BLANC-GATTI AND MUSICALISM: A PAINTERS’ APPROACH TO SYNESTHESIA AND ANIMATION IN THE INTERWAR PERIOD
Jorgelina Orfila (United States of America)
1 – Texas Tech University
Dr. Jorgelina Orfila earned undergraduate degrees in Art History and Museum Studies in Argentina. From 1997 to 1999 she was a Lampadia Fellow at the National Gallery of Art, Washington D.C, and in 2007 she received her Ph.D. in Art History from the University of Maryland.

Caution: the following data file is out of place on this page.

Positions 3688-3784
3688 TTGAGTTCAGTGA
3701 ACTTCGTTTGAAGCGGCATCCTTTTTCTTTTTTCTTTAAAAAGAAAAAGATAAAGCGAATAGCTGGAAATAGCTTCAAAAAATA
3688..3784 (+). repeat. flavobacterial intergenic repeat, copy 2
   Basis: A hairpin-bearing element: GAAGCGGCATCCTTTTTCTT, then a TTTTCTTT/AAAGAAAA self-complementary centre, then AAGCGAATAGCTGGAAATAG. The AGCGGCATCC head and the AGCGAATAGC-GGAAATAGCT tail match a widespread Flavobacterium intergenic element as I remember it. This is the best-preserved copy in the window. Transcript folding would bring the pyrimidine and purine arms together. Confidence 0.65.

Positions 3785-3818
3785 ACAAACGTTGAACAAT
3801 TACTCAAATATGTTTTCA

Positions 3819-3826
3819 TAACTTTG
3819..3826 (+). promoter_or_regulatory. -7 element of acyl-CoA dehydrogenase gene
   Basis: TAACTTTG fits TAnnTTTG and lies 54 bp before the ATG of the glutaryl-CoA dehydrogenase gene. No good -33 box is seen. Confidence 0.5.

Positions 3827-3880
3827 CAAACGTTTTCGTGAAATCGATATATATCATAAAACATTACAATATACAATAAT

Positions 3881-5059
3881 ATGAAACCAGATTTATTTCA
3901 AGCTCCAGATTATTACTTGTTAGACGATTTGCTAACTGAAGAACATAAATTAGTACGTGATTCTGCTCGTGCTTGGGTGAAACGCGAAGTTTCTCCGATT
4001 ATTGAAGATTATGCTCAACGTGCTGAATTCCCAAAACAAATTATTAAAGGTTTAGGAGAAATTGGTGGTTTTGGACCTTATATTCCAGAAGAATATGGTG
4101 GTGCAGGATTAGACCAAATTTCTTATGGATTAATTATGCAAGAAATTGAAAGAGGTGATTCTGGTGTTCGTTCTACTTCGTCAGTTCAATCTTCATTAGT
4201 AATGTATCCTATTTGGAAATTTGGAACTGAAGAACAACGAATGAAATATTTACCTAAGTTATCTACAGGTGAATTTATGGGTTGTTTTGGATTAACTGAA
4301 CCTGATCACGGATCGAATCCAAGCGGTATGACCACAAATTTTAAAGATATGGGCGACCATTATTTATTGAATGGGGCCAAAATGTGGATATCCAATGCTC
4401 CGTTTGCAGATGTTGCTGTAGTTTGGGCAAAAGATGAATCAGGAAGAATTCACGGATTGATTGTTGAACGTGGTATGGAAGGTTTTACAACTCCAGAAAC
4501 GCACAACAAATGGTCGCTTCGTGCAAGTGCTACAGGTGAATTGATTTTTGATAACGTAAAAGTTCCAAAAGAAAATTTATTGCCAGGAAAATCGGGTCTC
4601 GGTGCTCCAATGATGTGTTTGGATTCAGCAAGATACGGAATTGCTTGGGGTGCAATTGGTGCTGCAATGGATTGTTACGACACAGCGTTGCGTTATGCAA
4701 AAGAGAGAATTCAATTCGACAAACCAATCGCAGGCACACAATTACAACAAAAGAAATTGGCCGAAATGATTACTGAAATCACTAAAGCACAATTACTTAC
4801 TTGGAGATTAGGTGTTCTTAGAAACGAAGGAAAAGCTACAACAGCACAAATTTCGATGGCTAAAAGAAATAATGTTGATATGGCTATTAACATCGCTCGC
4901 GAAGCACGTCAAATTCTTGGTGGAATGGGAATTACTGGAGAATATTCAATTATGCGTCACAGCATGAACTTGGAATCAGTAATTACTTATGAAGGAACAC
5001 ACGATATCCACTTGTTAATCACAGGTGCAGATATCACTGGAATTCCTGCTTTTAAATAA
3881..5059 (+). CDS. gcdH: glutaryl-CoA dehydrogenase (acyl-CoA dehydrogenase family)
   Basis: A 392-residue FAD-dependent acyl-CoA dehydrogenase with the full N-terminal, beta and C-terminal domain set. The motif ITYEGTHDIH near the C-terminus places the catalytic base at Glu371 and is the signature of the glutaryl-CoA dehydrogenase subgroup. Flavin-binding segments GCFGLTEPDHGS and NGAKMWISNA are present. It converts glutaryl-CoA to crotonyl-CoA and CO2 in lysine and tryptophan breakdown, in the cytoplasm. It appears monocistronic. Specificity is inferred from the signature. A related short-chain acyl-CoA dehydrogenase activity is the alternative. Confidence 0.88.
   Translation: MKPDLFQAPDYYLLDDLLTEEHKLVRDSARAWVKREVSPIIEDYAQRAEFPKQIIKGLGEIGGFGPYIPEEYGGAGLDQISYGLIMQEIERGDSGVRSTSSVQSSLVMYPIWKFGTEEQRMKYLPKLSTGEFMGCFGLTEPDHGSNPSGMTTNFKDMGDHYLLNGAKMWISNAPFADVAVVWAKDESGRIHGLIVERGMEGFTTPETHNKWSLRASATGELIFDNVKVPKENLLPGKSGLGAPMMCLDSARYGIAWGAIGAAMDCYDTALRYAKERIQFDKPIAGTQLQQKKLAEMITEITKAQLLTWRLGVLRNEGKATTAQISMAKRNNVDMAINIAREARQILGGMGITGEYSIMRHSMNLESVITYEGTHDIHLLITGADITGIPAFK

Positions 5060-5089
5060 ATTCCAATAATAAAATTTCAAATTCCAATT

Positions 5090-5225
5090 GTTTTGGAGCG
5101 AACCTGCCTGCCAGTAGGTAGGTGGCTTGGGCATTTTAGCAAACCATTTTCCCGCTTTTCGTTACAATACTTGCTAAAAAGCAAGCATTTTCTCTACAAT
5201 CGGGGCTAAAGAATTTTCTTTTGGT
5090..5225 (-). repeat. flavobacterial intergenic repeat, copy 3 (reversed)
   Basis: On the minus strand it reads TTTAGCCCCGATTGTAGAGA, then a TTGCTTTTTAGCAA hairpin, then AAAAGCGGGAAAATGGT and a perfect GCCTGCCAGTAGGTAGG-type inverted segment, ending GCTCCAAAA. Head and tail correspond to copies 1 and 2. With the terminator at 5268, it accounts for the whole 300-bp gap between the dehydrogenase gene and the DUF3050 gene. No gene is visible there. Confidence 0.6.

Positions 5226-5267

Originally from Switzerland, Charles Blanc-Gatti (1890-1965) spent his most fruitful years in Paris where, in addition to painting, he produced “chromo-phonic” light spectacles. Starting in 1932, he participated in the Musicalist movement, which he co-organized together with the French painter Henry Valensi (1883-1960). Both artists created animations and explored ways of using their art in public spectacles, dance, performance, and publicity. Upon his return to Switzerland, Blanc-Gatti founded an animation studio in Lausanne. In 1939 he created the short animation “Chromophony,” which reflects his interest in the physiological, psychological, and spiritual aspects of the relationship between music and color and in synesthesia. Blanc-Gatti did not pursue abstraction or “absolute” values in art. These were the main tenets of the artists of the “German School” (Bouhours), two of whose main representatives (Fischinger and Richter) moved to the USA where their work became influential. Their work and approach to abstract animation have pride of place in the history of early animation. This paper, by examining the work of the Musicalist and Blanc-Gatti will highlight an underappreciated aspect of experimental animation and visual music in the interwar period.